If you want your period to come sooner or later than usual, your only option is to manipulate it with certain types of hormonal birth control.

First, an important disclaimer: Birth control, like any medication, should be taken as directed by the prescribing information and your doctor. If you’re interested in messing with your birth control in order to change your period in some way, that’s something you should talk to your doctor about, because it will likely vary depending on a few specific factors. Below, we spoke with several experts about how birth control can be used to change your period, but this information should not be considered a substitute for personalized medical advice. It’s always smart to talk to your doctor about your unique situation before messing around with your birth control method, especially if it’s your primary method of pregnancy prevention. This particularly applies if you're new to taking the pill. "I probably would counsel folks who have just started the pill not to do these manipulations just because they aren't experienced and may well forget pills or get disorganized," Mary Jane Minkin, M.D., a clinical professor of obstetrics and gynaecology and reproductive sciences at Yale Medical School, tells SELF.

With all that said, it is possible to adjust the timing of your period using some forms of hormonal birth control methods, like the pill, Tara Shirazian, M.D., a gynaecologist at NYU Langone Health, tells SELF. If you’re taking a combined hormonal birth control pill (with estrogen and progestin) you’ll generally get your period whenever you reach the week of placebo pills. So, if you want your period to come on a different week, you can typically take that placebo week earlier or later than directed, Dr. Minkin explains. Again, this is something you should speak with a health care provider about first, as the specific instructions will depend on your unique situation and your brand of pills.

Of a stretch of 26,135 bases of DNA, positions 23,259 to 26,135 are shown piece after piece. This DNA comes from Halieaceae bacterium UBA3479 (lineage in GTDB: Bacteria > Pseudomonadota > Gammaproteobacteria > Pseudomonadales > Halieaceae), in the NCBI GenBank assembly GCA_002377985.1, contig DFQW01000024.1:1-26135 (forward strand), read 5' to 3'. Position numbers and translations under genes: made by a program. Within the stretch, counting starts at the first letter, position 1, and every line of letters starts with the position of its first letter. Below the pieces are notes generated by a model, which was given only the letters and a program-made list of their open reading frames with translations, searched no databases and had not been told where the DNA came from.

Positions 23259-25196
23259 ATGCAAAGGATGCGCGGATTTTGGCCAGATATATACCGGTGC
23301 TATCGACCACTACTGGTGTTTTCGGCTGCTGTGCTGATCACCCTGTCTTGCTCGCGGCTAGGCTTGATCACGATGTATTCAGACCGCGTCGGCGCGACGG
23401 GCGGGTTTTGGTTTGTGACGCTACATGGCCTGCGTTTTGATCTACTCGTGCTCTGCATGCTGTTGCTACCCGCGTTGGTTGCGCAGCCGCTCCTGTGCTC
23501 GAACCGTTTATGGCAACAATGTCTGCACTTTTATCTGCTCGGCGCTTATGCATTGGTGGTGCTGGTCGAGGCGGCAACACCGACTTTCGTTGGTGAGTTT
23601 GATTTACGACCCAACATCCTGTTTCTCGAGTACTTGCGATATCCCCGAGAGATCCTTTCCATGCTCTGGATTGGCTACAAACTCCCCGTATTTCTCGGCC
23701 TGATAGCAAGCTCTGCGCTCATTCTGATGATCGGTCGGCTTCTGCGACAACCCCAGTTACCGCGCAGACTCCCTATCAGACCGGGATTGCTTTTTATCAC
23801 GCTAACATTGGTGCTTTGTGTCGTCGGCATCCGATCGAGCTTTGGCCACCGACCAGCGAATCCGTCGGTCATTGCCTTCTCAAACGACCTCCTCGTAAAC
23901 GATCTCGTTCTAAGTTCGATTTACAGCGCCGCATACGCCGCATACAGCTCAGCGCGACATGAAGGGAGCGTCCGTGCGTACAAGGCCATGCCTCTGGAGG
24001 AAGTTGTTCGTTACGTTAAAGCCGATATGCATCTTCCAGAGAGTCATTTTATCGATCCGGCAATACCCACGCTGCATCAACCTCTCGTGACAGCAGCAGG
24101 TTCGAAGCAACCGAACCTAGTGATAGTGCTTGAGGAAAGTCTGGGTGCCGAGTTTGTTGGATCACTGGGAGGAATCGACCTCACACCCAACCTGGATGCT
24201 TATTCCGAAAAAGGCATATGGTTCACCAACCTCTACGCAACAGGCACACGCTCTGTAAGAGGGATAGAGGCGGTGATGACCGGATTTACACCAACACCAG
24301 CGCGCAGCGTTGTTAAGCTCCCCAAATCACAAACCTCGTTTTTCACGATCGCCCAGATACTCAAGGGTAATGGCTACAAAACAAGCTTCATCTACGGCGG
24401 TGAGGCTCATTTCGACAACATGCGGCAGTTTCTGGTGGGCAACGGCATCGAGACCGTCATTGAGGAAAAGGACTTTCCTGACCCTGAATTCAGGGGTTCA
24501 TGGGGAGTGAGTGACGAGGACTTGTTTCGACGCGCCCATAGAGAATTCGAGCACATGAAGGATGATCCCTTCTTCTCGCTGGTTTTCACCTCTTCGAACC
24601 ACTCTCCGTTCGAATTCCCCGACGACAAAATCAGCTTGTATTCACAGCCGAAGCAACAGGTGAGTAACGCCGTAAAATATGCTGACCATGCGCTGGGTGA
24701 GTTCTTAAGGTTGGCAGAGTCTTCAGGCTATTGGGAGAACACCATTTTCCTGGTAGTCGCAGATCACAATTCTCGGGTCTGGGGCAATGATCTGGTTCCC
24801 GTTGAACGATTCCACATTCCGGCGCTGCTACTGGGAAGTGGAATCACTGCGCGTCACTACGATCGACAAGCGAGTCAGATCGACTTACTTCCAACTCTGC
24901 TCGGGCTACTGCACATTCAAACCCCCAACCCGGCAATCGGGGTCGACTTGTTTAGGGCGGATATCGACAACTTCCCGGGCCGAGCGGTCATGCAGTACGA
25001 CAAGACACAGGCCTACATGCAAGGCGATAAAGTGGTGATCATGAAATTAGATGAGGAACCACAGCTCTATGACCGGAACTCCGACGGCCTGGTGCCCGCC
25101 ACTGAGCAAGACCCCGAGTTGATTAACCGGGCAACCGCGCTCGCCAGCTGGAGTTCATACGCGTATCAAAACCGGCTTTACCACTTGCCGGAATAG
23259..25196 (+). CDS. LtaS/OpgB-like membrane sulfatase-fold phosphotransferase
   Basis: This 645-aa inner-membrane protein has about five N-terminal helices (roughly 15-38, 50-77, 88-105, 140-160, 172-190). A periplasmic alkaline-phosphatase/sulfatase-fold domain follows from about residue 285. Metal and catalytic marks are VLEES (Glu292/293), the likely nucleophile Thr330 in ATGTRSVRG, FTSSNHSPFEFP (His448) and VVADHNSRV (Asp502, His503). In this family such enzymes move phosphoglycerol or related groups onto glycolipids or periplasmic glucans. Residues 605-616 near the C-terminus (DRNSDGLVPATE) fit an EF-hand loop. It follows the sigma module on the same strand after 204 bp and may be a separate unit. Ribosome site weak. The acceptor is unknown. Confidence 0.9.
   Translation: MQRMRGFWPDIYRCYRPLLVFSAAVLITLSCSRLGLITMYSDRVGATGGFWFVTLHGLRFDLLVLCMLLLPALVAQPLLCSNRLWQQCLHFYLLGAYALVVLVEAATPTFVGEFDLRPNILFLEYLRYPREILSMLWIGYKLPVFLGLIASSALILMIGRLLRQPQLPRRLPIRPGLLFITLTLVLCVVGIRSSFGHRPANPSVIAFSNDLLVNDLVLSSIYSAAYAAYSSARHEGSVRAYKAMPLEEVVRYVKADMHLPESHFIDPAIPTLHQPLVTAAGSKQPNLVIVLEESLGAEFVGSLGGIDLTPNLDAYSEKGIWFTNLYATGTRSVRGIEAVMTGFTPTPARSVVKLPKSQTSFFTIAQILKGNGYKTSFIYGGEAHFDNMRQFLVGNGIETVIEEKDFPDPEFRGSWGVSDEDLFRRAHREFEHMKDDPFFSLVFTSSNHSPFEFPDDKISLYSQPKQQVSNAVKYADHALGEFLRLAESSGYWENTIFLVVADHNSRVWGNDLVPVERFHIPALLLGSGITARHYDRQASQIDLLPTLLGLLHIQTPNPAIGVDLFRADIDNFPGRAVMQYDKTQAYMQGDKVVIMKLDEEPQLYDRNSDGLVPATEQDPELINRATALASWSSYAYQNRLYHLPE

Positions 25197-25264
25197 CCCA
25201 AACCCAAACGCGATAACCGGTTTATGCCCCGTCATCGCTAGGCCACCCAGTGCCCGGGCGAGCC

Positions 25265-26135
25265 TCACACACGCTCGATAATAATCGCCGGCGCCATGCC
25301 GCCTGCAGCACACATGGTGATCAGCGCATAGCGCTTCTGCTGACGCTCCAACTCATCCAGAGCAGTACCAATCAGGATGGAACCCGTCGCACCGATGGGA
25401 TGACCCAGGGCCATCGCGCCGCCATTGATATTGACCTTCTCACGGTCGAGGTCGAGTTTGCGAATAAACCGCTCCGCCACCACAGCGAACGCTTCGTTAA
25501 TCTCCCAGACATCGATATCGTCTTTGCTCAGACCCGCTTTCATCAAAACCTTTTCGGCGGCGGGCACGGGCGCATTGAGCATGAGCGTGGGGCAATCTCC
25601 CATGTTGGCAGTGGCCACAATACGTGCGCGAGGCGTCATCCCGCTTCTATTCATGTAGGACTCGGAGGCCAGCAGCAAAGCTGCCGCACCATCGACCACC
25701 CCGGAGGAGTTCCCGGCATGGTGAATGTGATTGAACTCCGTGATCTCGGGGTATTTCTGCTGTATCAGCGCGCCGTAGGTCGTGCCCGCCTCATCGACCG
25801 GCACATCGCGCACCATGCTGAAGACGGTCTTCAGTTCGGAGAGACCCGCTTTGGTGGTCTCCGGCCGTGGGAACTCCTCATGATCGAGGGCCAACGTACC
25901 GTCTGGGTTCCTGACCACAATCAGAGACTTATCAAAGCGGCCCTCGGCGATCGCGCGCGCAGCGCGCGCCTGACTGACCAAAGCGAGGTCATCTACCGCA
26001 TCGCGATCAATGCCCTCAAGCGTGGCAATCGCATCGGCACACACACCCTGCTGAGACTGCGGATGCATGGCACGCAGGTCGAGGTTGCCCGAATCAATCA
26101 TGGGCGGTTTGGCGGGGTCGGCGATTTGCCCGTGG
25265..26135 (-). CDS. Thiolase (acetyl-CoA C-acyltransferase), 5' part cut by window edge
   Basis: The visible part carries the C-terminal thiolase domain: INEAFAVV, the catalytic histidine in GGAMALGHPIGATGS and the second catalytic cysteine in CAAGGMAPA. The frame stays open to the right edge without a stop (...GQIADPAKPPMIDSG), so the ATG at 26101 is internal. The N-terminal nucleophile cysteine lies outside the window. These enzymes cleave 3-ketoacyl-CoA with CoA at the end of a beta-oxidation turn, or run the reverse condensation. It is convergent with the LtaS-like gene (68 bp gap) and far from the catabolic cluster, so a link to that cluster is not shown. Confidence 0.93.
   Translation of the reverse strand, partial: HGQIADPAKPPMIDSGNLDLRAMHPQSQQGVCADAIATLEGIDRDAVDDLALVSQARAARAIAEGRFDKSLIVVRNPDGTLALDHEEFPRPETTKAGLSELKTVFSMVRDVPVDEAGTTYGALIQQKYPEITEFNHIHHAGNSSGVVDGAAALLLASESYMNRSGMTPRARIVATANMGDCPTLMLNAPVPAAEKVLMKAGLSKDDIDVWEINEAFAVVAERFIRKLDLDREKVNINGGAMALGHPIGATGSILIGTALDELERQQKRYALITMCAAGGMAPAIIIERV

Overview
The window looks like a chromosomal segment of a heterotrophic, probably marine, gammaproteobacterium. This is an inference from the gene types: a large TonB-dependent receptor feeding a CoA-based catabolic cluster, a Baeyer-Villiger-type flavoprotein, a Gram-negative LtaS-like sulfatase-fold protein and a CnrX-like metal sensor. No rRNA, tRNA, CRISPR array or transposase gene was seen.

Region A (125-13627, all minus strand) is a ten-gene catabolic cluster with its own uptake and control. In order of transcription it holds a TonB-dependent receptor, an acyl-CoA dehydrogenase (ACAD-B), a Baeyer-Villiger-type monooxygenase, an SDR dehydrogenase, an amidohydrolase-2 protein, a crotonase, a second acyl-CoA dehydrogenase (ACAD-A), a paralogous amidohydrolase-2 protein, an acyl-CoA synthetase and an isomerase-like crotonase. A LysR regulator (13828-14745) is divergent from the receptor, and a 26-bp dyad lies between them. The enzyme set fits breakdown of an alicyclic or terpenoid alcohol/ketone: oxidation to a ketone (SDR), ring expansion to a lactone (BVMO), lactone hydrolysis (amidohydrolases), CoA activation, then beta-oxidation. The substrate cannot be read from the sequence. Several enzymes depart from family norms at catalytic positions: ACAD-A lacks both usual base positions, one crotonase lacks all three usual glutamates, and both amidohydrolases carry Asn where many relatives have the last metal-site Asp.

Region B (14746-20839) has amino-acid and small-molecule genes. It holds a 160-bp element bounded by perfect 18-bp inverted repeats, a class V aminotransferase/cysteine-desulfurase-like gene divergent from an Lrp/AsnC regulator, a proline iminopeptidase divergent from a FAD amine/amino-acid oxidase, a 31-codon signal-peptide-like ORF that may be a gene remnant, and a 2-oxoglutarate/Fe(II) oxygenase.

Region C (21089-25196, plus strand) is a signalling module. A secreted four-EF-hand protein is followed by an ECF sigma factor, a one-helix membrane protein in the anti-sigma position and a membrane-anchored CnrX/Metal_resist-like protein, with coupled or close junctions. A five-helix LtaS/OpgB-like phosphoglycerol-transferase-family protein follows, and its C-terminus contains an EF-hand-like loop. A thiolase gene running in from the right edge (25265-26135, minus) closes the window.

Here’s how this works: The most common kind of combination birth control pills have 21 “active” pills (the ones with hormones), the Mayo Clinic says. Those leftover seven days are placebo pills to allow for your “period,” which is really a withdrawal bleed due to the reduced hormones. When you take the placebo pills, your progesterone levels go down, so your endometrial lining isn’t as stable, which leads to bleeding, says Dr. Minkin.

So, if you want your period to come sooner or later than usual, Dr. Minkin recommends taking the placebo pills during the week in which you’d want to bleed. Bleeding will likely start within a day or two, she says. After you take the placebos, continue taking the active pills starting with the week you skipped, Dr. Minkin says, explaining that as long as you do this, you should still be protected against pregnancy. (This should apply for all combination pills, Dr. Minkin says, but again, you need to check with your doctor to be sure.) If you do this correctly, you should finish your pack right on time and be able to go into the next one as scheduled.